Demystifying Medicine One Month at a Time

Tag: the Atlantic

Age is Just a Number, Right?

In case you missed them, a couple of lay press articles hammered home the idea of our lifespans being finite.

ezekiel_emanuel_0First there was Zeke Emanuel’s provocatively titled “Why I Hope to Die at 75” in the Atlantic.

The title was unnecessarily inflammatory. A lot of people saw that and thought “Health Care Rationing…” and “what a jerk!

One of the core points of his article is well-taken: when we hit a certain age (75? 80? 85?), it no longer makes sense to “look for disease.”

Health care must continue improving and striving to reflect and honor the wishes of patients, but in addition, we should be more rational about whom we screen for disease and how often. It makes no sense to perform colonscopies in octogenarians to “screen” for colon cancer. Even if they have it, the colonoscopy  is unlikely to extend their life or improve its quality.

I think readers are right to quibble with Emanuel’s contention that at 75 creativity takes a nose dive. He was using that opinion, and the statistical evidence of age-related slowdown, in support of his point about the cutoff age for aggressive medical care. I hope sensible debate is not lost because of his tone and the fact that he’s seen as too political. He did work for the administration during President Obama’s first term, after all.

cohen-01-by_david_boswell

Cohen in younger days.

That same week, the New York Times published an opinion piece by Jason Karlawash of Penn, who wrote about musician Leonard Cohen’s decision to resume smoking (something he’d quit) upon turning 80. Titled “Too Young to Die, Too Old to Worry,” Karlawash examined how the 80+ population has grown from a half of one percent of the population to more than 3.5%. Doesn’t seem like a huge percentage, but it is certainly a significant increase and a huge demographic shift.

As Karlawash writes in the key paragraph of his piece

…Mr. Cohen’s plan presents a provocative question: When should we set aside a life lived for the future and, instead, embrace the pleasures of the present?

Mailbag

Dear Glass:

I loved your recent piece on unnecessary screening tests in the Atlantic.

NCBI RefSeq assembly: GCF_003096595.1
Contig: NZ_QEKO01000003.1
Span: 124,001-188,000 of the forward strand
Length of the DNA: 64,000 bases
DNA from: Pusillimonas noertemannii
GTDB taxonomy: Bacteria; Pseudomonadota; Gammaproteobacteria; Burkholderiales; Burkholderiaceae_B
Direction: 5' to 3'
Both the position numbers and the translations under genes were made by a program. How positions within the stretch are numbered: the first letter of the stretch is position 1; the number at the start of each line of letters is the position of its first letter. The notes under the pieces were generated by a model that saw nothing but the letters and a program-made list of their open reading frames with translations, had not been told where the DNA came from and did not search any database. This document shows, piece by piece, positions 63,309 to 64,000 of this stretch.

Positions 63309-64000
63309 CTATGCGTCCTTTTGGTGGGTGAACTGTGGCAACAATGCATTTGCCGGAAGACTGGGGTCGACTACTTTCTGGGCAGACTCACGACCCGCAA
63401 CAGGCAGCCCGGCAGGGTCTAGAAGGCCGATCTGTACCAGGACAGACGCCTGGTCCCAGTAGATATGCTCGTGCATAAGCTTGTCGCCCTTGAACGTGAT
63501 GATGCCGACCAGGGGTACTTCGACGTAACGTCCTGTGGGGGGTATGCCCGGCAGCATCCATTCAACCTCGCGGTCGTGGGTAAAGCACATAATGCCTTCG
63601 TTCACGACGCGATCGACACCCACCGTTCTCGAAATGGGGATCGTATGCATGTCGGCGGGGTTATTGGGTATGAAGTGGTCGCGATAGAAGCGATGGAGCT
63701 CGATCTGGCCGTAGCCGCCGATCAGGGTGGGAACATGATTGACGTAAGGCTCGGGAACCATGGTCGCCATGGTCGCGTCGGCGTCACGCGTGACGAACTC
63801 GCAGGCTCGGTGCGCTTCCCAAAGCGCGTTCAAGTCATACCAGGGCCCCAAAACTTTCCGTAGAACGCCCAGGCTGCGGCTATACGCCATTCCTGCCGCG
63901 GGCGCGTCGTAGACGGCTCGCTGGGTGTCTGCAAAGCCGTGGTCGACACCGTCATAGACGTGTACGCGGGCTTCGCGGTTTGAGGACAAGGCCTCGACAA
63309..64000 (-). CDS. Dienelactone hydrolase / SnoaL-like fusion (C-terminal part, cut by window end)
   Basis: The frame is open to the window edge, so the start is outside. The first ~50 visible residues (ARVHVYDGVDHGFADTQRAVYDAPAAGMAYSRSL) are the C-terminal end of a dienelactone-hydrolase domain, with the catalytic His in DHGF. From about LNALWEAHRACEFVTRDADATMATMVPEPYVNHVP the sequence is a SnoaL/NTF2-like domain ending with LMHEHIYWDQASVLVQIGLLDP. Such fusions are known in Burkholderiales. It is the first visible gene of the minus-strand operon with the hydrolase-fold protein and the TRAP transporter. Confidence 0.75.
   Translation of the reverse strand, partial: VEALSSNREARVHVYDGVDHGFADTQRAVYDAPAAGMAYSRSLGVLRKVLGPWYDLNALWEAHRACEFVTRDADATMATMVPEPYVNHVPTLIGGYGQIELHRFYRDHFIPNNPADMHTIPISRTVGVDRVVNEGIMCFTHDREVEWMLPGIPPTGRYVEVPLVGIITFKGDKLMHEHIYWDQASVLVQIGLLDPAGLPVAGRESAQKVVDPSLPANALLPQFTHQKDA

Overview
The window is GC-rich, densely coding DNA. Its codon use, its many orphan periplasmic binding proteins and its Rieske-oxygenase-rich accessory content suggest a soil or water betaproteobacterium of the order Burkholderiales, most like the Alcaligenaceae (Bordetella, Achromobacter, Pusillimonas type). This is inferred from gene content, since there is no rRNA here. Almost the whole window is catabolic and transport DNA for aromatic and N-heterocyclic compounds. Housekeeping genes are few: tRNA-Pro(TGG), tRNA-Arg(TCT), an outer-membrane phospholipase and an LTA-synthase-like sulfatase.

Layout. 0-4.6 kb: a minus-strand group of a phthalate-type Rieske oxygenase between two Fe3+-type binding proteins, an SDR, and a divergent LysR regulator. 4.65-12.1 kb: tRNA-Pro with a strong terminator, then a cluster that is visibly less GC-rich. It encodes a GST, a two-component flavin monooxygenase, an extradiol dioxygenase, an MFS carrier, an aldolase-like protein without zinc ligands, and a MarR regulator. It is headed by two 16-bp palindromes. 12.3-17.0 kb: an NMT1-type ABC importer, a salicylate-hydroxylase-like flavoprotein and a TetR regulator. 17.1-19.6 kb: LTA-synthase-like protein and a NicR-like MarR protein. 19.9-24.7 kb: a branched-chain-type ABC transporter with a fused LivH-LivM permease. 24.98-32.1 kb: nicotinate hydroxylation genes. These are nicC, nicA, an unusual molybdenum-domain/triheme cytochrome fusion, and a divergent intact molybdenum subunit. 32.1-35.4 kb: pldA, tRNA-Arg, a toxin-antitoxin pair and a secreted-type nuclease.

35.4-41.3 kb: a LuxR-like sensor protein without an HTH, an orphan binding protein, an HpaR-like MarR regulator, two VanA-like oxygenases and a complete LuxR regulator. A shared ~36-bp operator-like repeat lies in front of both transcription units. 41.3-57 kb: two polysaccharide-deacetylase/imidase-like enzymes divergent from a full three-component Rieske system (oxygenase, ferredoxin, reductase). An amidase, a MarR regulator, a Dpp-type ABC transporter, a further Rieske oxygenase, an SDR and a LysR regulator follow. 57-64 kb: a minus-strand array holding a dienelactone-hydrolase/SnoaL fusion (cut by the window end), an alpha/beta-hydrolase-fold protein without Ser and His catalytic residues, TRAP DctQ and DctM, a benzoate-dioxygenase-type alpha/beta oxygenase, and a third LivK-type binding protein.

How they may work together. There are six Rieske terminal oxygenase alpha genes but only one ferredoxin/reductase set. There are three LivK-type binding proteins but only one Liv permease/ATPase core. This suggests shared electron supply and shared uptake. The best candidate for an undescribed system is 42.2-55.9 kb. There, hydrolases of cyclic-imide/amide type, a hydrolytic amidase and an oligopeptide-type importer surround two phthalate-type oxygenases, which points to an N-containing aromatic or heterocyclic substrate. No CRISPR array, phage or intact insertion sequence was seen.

“Letters! We’ve got letters!”

You explain things so simply and clearly. Kudos!

One question, though. I understand when you say in general that CT scans for lung cancer screening can be dangerous. Excess radiation exposure, incidentalomas, cost, etc. I get it. But for those occasions when someone gets a lung tumor discovered early, don’t you think the screening is actually worth it? I mean, how can finding cancer earlier NOT prolong life?

Sincerely,

Paula from Paducah

Good question. Two related answers.

The first is the concept of lead-time bias. [Look at figure 2 in the article linked here.]

Simply defined, lead-time bias gives a the false impression of prolonged life, because the time of diagnosis occurs earlier. But in diseases for which the treatment we have doesn’t alter the course of the illness (like lung cancer), we do not actually prolong life. So the “early” diagnosis is in fact an artifact.

Reason 2 is that lung cancer discovered on screening CTs is usually too far advanced to make early treatment meaningful in terms of survival benefit. Put another way, even if you know earlier that you have the illness, it doesn’t make a difference (in aggregate) for people with the disease.

This stuff is hard because if you’re the one (or you have a family member or friend) with the disease, it seems logical that it HAS to make a difference to find the information sooner rather than later.

Sadly, at this point, it’s just not true.

Lamentation

I had an article published on the Atlantic’s website.